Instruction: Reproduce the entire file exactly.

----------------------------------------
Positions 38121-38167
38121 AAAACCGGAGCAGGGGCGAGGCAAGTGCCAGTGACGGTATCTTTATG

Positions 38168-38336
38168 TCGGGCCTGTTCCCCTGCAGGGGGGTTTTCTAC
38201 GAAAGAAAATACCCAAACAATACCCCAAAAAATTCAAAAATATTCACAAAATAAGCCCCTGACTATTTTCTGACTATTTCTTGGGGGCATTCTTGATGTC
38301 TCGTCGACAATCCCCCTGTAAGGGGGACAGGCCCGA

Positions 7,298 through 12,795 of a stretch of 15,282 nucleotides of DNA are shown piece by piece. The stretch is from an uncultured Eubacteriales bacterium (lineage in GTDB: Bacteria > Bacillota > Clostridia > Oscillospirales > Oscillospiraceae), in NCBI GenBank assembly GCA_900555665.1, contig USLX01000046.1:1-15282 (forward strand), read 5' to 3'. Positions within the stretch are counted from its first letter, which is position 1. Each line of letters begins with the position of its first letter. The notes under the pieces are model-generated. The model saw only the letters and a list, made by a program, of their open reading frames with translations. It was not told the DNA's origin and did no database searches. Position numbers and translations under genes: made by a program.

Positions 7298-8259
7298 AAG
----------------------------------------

Positions 38121-38167
38121 AAAACCGGAGCAGGGGCGAGGCAAGTGCCAGTGACGGTATCTTTATG

Positions 38168-38336
38168 TCGGGCCTGTTCCCCTGCAGGGGGGTTTTCTAC
38201 GAAAGAAAATACCCAAACAATACCCCAAAAAATTCAAAAATATTCACAAAATAAGCCCCTGACTATTTTCTGACTATTTCTTGGGGGCATTCTTGATGTC
38301 TCGTCGACAATCCCCCTGTAAGGGGGACAGGCCCGA

Positions 7,298 through 12,795 of a stretch of 15,282 nucleotides of DNA are shown piece by piece. The stretch is from an uncultured Eubacteriales bacterium (lineage in GTDB: Bacteria > Bacillota > Clostridia > Oscillospirales > Oscillospiraceae), in NCBI GenBank assembly GCA_900555665.1, contig USLX01000046.1:1-15282 (forward strand), read 5' to 3'. Positions within the stretch are counted from its first letter, which is position 1. Each line of letters begins with the position of its first letter. The notes under the pieces are model-generated. The model saw only the letters and a list, made by a program, of their open reading frames with translations. It was not told the DNA's origin and did no database searches. Position numbers and translations under genes: made by a program.

Positions 7298-8259
7298 AAG